The U.S. Department of Justice said Tuesday that biotech drugmaker Amgen Inc. will pay $24.9 million to resolve claims it paid kickbacks to increase sales of its anemia drug Aranesp.
The Justice Department said Amgen paid kickbacks to Omnicare and PharMerica Corp., which sell drugs to long-term care providers like nursing homes and hospitals, and Kindred Healthcare Inc., which runs long-term acute care hospitals and nursing and rehabilitation centers. It said Amgen wanted the companies to switch Medicare and Medicaid beneficiaries to Aranesp from competing drugs and tried to get consultant pharmacists and nursing home staffers to encourage the use of Aranesp in patients who didn't have anemia associated with kidney failure.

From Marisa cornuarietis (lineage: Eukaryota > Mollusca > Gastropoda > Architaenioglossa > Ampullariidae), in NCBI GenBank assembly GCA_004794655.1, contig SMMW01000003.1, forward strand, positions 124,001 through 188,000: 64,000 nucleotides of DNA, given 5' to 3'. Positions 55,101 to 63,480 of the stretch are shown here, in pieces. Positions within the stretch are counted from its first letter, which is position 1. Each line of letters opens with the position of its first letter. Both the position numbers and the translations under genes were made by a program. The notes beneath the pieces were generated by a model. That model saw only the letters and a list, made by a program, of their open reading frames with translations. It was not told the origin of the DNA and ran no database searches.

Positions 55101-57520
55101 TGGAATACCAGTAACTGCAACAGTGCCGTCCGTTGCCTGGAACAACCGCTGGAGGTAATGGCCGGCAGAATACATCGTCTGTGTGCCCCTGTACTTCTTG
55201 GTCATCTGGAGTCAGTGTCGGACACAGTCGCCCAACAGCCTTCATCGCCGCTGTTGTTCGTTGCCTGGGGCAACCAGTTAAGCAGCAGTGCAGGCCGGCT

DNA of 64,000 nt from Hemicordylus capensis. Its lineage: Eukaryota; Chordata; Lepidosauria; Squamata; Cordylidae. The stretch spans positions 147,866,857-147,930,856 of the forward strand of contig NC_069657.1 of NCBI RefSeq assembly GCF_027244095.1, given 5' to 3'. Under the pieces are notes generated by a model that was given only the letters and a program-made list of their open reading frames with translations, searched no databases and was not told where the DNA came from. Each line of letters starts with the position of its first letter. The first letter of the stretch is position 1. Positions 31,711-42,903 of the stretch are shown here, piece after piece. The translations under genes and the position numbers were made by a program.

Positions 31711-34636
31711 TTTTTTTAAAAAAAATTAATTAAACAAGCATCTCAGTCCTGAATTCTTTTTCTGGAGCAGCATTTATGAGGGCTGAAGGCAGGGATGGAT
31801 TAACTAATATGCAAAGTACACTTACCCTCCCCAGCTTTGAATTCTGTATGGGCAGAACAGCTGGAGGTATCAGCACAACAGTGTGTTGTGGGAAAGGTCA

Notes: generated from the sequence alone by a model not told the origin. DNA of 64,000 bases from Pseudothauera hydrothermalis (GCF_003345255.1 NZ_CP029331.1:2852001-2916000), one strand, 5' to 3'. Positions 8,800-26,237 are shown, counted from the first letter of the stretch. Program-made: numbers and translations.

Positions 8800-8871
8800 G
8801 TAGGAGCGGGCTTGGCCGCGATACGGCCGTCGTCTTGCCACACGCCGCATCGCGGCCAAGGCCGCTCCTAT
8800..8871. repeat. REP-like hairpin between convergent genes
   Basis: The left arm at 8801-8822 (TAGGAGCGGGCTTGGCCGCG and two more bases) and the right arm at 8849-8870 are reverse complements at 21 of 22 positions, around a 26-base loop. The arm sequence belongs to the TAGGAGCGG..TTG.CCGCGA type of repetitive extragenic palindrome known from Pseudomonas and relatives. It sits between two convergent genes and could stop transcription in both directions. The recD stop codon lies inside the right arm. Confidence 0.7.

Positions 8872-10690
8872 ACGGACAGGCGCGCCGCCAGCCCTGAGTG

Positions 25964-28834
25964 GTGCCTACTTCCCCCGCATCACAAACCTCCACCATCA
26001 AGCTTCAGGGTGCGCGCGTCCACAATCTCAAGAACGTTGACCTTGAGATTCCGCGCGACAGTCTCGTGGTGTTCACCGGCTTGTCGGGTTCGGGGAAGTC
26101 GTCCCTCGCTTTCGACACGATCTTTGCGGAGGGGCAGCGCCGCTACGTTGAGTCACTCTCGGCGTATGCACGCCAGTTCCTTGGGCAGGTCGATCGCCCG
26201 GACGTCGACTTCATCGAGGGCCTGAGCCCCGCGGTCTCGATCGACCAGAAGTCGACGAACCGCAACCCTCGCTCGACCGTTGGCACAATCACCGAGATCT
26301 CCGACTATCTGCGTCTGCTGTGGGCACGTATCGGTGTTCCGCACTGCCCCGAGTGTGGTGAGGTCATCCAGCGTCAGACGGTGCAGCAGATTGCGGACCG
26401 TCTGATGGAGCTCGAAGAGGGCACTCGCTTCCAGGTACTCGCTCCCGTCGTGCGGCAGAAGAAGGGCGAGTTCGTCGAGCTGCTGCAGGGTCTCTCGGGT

The agency said the Thousand Oaks, Calif., company made payments based on the sales volume or market share of Aranesp. The case began as a whistleblower lawsuit against Amgen. Amgen confirmed the settlement and said it denied all the allegations.
Aranesp is one of Amgen's biggest-selling drugs, but sales have fallen sharply since 2007 because of a series of safety problems and restrictions on it use. In December Amgen agreed to pay $762 million to resolve federal litigation accusing it of marketing Aranesp for unapproved uses. The Food and Drug Administration approved the drug to be administered once a week or once every two or three weeks.
Prosecutors said that among other things, Amgen promoted a once-a-month dose to help Aranesp compete with Johnson & Johnson's drug Procrit.
Shares of Amgen rose 2.2 percent to $110.85 Tuesday.